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Where North Carolina's election results stand as Trump threatens legal action

North Carolina will accept absentee ballots by mail through Thursday, Nov. 12 as long as they're postmarked by 5 p.m. on Tuesday, Nov. 3.

CHARLOTTE, N.C. — It's been almost a week since America went to the polls and cast their ballots in the 2020 presidential election, but results still aren't official in North Carolina

In fact, North Carolina isn't through with the process of receiving votes. The State Board of Elections will accept and count any absentee ballots by mail they receive by Thursday, Nov. 12, so long as they were postmarked by 5 p.m. on Tuesday, Nov. 3. According to the North Carolina State Board of Election, there are 94,900 outstanding absentee ballots.

Catawba College political science professor, Dr. Michael Bitzer, says while the extension for absentee ballots is a change for North Carolina, he doesn't expect the counting of any outstanding ballots to affect the results. 

"The process is unfolding as we suspected it would," Bitzer said. "By Thursday, all absentee ballots must be received by the Board of Elections. They will be processed and counted if they were postmarked by 5 p.m. on Nov. 3." 

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Starting November 13, county election boards in North Carolina will begin the "canvassing" period. That's basically when election results are certified. This is the standard procedure in every North Carolina election.

"Then, later this month, the state will certify the results and therefore, everything will be official from North Carolina," Bitzer said.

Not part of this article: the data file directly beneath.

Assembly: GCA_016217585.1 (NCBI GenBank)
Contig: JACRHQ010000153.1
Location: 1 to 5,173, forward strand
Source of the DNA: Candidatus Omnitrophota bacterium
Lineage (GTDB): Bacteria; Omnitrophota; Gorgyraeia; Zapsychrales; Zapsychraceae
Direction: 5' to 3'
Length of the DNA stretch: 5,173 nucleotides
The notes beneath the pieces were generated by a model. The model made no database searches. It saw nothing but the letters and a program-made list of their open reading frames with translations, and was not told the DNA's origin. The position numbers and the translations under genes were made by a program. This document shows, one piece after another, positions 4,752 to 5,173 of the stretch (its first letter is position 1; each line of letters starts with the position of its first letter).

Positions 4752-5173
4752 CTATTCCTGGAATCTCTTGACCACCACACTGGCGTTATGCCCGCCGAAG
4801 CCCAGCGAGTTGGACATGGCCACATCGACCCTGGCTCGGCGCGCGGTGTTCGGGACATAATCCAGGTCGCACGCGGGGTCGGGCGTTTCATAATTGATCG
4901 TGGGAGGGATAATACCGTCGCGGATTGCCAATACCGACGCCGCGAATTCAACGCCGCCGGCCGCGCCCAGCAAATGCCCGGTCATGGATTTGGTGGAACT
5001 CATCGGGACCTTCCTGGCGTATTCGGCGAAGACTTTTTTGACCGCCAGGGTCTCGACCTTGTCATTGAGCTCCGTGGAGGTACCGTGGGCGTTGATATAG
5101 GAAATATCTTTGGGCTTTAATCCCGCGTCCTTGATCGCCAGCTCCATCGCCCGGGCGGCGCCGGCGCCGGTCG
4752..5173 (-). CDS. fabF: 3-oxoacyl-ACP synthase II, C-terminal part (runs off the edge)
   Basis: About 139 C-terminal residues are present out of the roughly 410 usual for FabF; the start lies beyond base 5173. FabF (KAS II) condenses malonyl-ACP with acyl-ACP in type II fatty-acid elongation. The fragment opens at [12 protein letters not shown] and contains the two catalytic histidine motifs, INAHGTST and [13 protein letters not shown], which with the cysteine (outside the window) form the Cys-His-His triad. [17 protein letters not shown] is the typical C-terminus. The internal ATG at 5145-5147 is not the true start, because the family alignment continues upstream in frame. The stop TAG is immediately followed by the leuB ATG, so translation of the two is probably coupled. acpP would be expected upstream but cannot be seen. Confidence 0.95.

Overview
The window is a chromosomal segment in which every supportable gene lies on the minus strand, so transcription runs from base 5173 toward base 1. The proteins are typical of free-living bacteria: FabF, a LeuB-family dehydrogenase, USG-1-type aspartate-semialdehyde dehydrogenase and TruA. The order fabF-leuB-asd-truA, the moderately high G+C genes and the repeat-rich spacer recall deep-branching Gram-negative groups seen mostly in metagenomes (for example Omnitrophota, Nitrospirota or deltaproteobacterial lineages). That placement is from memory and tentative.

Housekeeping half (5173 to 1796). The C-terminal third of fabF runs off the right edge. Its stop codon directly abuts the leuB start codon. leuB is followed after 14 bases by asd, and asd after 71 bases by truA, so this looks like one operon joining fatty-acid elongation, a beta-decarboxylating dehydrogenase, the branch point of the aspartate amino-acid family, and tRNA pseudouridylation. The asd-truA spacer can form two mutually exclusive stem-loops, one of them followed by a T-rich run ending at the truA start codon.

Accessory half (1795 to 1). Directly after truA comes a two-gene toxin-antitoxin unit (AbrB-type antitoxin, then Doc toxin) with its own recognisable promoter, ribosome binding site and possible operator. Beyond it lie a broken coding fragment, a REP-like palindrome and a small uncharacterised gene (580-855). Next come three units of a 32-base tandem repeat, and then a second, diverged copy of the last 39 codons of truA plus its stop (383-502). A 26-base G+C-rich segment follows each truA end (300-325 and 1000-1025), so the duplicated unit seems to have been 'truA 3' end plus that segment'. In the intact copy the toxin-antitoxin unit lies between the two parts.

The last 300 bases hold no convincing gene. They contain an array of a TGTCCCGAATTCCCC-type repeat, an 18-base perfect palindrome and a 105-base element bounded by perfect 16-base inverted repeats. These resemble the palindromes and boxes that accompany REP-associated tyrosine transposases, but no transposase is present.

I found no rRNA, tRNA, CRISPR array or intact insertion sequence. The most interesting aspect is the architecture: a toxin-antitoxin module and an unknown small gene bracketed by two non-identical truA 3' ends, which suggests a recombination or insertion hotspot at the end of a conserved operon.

President Donald Trump leads President-elect Joe Biden in North Carolina but doesn't have enough Electoral College votes to keep the presidency. Trump's campaign has threatened legal action in multiple states he lost to Biden and he still hasn't conceded the race. 

"We usually have presidents who lose their re-election bids be bitter about it," Bitzer said. "If you go back to Jimmy Carter versus Ronald Reagan, it was a very bitter election. Carter was not happy about losing but he follow the process of the transition."

Trump is the first incumbent president to lose re-election since George H.W. Bush was defeated by Bill Clinton in 1992. Even then, Bitzer says, Bush followed the process and helped Clinton's administration get going.

"This kind of activity we've seen from President Trump, he has signaled this for several weeks," Bitzer said. "It will be interesting to watch and see does he really follow through on these legal threats or does he let the process play out?"

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